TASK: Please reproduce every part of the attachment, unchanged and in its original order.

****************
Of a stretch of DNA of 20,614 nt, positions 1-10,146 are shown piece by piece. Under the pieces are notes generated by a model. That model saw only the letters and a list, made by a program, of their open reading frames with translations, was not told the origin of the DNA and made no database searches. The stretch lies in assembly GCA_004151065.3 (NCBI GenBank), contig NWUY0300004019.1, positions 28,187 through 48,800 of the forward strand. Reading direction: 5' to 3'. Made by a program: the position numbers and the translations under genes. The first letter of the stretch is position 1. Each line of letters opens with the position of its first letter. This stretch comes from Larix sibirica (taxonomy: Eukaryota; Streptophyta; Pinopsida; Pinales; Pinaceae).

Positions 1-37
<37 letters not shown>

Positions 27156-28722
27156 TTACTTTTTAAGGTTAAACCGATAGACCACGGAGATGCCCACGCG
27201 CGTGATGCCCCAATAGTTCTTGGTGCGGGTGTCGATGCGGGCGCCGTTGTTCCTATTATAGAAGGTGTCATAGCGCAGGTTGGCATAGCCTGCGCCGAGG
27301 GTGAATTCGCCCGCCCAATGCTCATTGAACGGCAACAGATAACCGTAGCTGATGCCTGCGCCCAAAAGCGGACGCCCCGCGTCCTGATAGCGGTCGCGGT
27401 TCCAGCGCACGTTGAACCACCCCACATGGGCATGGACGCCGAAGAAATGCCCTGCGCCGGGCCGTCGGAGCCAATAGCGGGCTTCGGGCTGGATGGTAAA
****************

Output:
Of a stretch of DNA of 20,614 nt, positions 1-10,146 are shown piece by piece. Under the pieces are notes generated by a model. That model saw only the letters and a list, made by a program, of their open reading frames with translations, was not told the origin of the DNA and made no database searches. The stretch lies in assembly GCA_004151065.3 (NCBI GenBank), contig NWUY0300004019.1, positions 28,187 through 48,800 of the forward strand. Reading direction: 5' to 3'. Made by a program: the position numbers and the translations under genes. The first letter of the stretch is position 1. Each line of letters opens with the position of its first letter. This stretch comes from Larix sibirica (taxonomy: Eukaryota; Streptophyta; Pinopsida; Pinales; Pinaceae).

Positions 1-37
<37 letters not shown>

Positions 27156-28722
27156 TTACTTTTTAAGGTTAAACCGATAGACCACGGAGATGCCCACGCG
27201 CGTGATGCCCCAATAGTTCTTGGTGCGGGTGTCGATGCGGGCGCCGTTGTTCCTATTATAGAAGGTGTCATAGCGCAGGTTGGCATAGCCTGCGCCGAGG
27301 GTGAATTCGCCCGCCCAATGCTCATTGAACGGCAACAGATAACCGTAGCTGATGCCTGCGCCCAAAAGCGGACGCCCCGCGTCCTGATAGCGGTCGCGGT
27401 TCCAGCGCACGTTGAACCACCCCACATGGGCATGGACGCCGAAGAAATGCCCTGCGCCGGGCCGTCGGAGCCAATAGCGGGCTTCGGGCTGGATGGTAAA